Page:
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The Benefits of Being the Real You at Work The Benefits of Being the Real You at Work
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The Benefits of Being the Real You at Work

Sarah Schott •  October 8, 2015 | Business and Careers, Focus on Women

In my office, I like sharing stories with co-workers about what’s happening in my personal life. I’ve come to believe that the more they learn about what’s important to me personally, the more genuine our connection will be professionally.

Schott ChildrenSarah Schott's sons with their Seder plates.

As an example, every year as the major Jewish holidays approach, I send an email to my team explaining the history of the holiday and will often share details about how my family plans to commemorate the occasion. For Passover this year, I talked about our plans to visit extended family and go camping in Tennessee. I also included a photo of my boys holding Seder plates they made. Now, there was a time when I would never have sent such an email for fear of what people would think. But being Jewish is an important part of who I am; why should I hide it from the people I spend eight hours a day with?

It takes a lot of energy to keep your true self hidden away. In the workplace, we often hide our authentic selves behind a veil of what we think is expected. Imagine for a moment that you’re in a meeting and you’re the only woman in the room. Or the youngest person. Or the newest in your department. How much time might you spend thinking about how to fit in, when to chime in or which words to choose? It takes a lot of work to be something other than your true self. When you let go of all that chatter in your head about how you’re “supposed” to be acting, you can simply put yourself out there and say, “I’m good at X, Y and Z, and that’s why I’m here. I don’t have to be like everybody else.”

Authenticity isn’t absolute, however. In his article “The Limits of Authenticity,” Ben G. Yacobi writes, “True authenticity isn’t about expressing one’s inner self with its full range of shifting emotions in all situations. ... The need for collaboration with others may demand some adaptation, that is, some inauthentic compromise.” In other words, you can’t simply run roughshod over people in the office (or in your personal life) under the guise of being true to your own beliefs. To some extent, authenticity and inauthenticity will always coexist, and you’ll need to find balance between the two.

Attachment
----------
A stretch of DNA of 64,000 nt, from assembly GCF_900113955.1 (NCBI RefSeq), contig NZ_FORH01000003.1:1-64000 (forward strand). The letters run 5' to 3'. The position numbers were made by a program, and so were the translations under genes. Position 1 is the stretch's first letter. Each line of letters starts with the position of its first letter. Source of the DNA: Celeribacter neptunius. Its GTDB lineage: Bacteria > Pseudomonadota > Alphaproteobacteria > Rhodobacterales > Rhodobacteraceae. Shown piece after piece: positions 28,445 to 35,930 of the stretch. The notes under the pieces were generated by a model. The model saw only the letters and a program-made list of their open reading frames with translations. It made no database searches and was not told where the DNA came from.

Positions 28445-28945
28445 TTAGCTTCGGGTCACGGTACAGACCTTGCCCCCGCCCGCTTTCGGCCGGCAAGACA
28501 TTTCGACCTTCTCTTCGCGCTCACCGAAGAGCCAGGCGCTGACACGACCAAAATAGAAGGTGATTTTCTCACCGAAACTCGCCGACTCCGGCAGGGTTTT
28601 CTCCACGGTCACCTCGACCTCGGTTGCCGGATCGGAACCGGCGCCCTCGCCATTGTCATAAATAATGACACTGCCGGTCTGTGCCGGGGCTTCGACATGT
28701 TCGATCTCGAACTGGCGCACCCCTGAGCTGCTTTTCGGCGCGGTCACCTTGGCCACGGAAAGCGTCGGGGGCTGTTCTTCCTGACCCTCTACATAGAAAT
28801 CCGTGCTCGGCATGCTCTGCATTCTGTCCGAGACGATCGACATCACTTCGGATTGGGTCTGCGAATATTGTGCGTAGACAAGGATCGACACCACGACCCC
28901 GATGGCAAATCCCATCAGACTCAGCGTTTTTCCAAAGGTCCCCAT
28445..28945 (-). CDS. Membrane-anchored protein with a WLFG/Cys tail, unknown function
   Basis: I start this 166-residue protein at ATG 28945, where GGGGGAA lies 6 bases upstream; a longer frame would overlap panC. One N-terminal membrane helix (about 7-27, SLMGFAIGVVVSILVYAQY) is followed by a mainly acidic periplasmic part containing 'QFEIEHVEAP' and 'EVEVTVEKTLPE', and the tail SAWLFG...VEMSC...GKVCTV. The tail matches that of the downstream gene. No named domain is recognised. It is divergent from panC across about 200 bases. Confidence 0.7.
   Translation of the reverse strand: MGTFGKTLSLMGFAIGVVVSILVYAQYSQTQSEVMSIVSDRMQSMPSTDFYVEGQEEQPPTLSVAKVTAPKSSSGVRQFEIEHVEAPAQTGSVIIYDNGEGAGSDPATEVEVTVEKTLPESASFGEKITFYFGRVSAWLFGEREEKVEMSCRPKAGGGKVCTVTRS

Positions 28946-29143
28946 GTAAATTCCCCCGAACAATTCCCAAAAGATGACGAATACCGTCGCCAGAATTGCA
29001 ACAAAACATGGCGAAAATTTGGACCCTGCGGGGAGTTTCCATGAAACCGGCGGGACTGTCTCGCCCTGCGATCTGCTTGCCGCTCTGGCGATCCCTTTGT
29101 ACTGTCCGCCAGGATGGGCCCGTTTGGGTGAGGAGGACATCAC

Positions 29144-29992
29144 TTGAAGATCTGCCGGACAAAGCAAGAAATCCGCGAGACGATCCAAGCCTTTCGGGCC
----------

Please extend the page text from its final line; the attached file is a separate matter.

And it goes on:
I have found that the more I allow myself to be myself, the more energy I have to focus on the things that matter, like developing meaningful, productive relationships. In my office, for example, I spend a lot of time walking around talking to my co-workers. The informal interaction is something I personally enjoy, and it also benefits us professionally. I think it helps to create an environment where each of us is free to ask “What if?” without fear of judgment. Within this culture of trust, my team members can be their authentic selves, offer ideas and creatively problem solve in ways that energizes them and moves our business forward.

So whether you’re at work or at home, spend time being who you are, not who you aren’t. Decide what’s important to you, and don’t apologize for it. You may not be able to deliver on each of your priorities every day, especially when work and home life overlap. After all, you can’t be two places at once. But the goal is to not lose sight of what’s authentically important to you.

I want to be able to look back on my life and say, “I was a really good mom, I was a really good wife, and I was a really good leader.” In the meantime, I’m focused on being my authentic self. 

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